July 22, 2008

Sanford Stresses Problems in Upstate

By Joey Holleman, The State, Columbia, S.C.

Jul. 22--S.C. DROUGHT


Suggestions for conserving water in and around homes:

Turn off water while brushing teeth and shaving.

Take shorter showers.

Install a water-efficient shower head.

Wash only full loads in dishwasher and clothes washer.

Water yards wisely. Lawns and plants benefit most from slow, thorough and infrequent watering.

Minimize evaporation by watering in the early morning or evening.

Use drought-tolerant plants and grasses for landscaping and reduce grass-covered areas.

Wash your car less often or at a carwash that cleans and recycles the water.

Conserve water now or face water restrictions soon, Gov. Mark Sanford told Upstate residents Monday.

July thunderstorms have put a dent in drought conditions along the coast and in the Midlands, but the rains have been sparse in the Upstate, where conditions were the worst heading into this month.

With that in mind, the governor recommended conservation. Sanford urged people "to do what they can at home and at work to impact their water use -- because doing what we can to conserve now could help avoid restrictions later on."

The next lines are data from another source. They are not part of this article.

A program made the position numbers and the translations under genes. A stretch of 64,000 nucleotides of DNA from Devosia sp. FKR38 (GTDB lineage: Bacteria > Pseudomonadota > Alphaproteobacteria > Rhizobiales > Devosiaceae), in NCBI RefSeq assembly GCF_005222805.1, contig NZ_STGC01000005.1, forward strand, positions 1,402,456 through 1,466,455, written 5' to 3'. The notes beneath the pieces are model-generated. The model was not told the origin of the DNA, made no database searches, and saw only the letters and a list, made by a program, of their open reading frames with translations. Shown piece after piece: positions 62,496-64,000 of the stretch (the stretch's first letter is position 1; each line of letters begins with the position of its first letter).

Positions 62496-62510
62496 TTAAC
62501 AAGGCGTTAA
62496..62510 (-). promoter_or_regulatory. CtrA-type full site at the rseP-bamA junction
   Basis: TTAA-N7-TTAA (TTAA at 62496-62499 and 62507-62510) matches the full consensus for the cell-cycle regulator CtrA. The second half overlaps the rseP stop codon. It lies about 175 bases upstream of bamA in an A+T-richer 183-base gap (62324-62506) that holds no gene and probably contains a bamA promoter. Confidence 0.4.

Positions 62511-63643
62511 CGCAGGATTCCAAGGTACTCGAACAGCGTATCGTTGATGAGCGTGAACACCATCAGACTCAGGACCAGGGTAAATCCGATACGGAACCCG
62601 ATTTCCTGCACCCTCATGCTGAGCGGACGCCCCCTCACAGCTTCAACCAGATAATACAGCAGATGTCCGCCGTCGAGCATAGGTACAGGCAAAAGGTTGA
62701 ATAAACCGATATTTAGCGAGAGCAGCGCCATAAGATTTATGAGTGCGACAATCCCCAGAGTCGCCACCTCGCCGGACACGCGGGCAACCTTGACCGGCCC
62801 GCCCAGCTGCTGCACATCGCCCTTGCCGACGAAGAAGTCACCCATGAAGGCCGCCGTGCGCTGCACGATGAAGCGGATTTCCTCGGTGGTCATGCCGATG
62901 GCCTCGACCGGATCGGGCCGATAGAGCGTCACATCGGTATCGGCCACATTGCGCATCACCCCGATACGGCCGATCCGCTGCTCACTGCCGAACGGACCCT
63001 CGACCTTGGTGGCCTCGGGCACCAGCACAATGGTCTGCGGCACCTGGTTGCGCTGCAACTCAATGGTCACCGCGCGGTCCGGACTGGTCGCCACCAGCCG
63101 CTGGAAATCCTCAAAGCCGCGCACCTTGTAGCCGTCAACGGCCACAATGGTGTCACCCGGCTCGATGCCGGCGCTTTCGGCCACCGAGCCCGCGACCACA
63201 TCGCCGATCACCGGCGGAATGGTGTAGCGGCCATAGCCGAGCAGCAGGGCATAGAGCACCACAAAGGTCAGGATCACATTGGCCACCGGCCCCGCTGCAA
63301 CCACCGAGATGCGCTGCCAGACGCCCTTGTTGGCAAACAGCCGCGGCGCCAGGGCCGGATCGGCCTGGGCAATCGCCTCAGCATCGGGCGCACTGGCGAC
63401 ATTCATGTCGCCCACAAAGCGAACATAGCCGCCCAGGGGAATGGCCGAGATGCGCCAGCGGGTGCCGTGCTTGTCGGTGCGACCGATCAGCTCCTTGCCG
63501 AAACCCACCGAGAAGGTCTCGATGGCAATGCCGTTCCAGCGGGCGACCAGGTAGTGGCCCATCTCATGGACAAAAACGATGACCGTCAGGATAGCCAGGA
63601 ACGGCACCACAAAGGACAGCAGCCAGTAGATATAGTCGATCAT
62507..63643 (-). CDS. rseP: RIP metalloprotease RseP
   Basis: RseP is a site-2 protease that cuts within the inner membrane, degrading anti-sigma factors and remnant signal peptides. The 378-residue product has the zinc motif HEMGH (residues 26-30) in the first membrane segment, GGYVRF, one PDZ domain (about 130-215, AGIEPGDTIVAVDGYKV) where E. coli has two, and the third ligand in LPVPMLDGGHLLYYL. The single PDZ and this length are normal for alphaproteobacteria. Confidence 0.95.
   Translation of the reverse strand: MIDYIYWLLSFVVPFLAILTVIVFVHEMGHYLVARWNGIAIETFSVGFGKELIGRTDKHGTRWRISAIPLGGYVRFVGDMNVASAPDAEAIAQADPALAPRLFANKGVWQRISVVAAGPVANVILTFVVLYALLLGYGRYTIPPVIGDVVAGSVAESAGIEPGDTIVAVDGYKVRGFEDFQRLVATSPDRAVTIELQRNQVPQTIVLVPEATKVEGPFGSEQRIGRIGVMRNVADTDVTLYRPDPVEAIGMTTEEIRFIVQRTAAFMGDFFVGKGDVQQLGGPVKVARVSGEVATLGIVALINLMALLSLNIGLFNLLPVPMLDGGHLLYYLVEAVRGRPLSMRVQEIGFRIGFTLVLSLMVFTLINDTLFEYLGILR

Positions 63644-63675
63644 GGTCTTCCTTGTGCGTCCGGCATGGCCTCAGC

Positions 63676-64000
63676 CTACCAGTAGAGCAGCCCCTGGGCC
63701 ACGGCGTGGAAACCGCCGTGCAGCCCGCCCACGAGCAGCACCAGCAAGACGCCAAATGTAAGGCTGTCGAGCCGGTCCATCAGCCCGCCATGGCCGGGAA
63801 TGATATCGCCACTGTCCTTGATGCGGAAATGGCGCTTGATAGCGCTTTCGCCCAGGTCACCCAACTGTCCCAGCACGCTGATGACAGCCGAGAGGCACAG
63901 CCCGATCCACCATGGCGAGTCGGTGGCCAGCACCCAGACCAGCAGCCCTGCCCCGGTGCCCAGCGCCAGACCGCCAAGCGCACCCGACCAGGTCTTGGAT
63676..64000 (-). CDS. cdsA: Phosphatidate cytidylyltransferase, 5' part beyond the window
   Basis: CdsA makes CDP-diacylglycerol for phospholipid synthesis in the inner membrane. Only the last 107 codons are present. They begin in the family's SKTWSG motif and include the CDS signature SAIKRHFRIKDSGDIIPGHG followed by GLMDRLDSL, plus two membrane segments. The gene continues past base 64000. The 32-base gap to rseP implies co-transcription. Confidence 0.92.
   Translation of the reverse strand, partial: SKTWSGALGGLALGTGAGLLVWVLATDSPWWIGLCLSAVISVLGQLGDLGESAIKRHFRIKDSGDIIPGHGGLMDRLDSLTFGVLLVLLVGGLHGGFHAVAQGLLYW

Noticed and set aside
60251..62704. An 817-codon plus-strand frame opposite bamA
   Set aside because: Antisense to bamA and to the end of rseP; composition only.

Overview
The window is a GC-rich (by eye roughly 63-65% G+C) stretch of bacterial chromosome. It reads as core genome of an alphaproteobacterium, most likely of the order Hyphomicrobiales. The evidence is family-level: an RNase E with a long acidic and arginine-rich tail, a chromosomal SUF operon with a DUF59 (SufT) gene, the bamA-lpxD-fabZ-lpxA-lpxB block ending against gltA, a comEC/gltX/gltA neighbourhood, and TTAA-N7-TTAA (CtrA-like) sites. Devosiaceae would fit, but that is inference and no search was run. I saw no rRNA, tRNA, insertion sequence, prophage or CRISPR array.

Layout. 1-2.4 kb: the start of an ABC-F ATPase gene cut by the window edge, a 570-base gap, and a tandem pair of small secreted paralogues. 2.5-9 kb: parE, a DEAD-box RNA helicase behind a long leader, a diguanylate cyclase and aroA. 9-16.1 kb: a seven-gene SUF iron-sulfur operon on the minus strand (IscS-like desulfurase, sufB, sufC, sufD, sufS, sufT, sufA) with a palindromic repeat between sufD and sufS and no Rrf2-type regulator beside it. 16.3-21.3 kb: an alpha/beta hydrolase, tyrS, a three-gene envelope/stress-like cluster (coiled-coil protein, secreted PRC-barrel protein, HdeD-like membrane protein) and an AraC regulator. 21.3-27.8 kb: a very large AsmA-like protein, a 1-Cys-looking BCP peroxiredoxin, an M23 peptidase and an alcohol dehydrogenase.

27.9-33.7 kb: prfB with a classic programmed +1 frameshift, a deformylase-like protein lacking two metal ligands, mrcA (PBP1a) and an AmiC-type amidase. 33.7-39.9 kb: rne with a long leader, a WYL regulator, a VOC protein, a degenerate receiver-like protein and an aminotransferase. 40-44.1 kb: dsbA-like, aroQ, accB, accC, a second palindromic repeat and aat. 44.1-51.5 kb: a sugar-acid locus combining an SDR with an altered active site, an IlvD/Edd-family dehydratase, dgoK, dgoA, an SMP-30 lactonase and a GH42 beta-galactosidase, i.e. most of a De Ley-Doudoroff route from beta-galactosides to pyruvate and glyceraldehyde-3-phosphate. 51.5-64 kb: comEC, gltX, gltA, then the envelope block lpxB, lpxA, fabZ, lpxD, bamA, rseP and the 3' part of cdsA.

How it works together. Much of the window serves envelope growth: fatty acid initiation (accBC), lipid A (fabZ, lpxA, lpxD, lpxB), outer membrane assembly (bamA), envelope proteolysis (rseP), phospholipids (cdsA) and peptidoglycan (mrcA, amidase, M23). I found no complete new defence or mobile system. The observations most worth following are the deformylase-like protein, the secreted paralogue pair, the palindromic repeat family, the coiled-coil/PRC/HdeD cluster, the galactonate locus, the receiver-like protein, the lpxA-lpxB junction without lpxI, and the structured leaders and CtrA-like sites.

Cherokee, Greenville, Oconee, Pickens and Spartanburg counties on June 30 were designated in the worst drought classification, extreme. The rest of the state is either in the severe or moderate drought category. The state drought committee will meet Aug. 5 to consider changes.

Since the June 30 meeting, conditions have improved in some areas. Effingham, Cheraw and Edisto Beach have had nearly 10 inches of rain, about double the normal rainfall, in the past 30 days, according to state climatologist Hope Mizzell.

But Clemson (1.2 inches) and Greer (2.36 inches) have received little rain in that period.

Water in Lake Hartwell in the Upstate and Lake Thurmond, fed by Upstate rains, is about 10 feet below normal.

While conditions aren't as serious in the Midlands, they could worsen quickly in the heat of summer. Mizzell stressed that everyone should do his or her part to be a better steward of the state's limited water.

Reach Holleman at (803) 771-8366.


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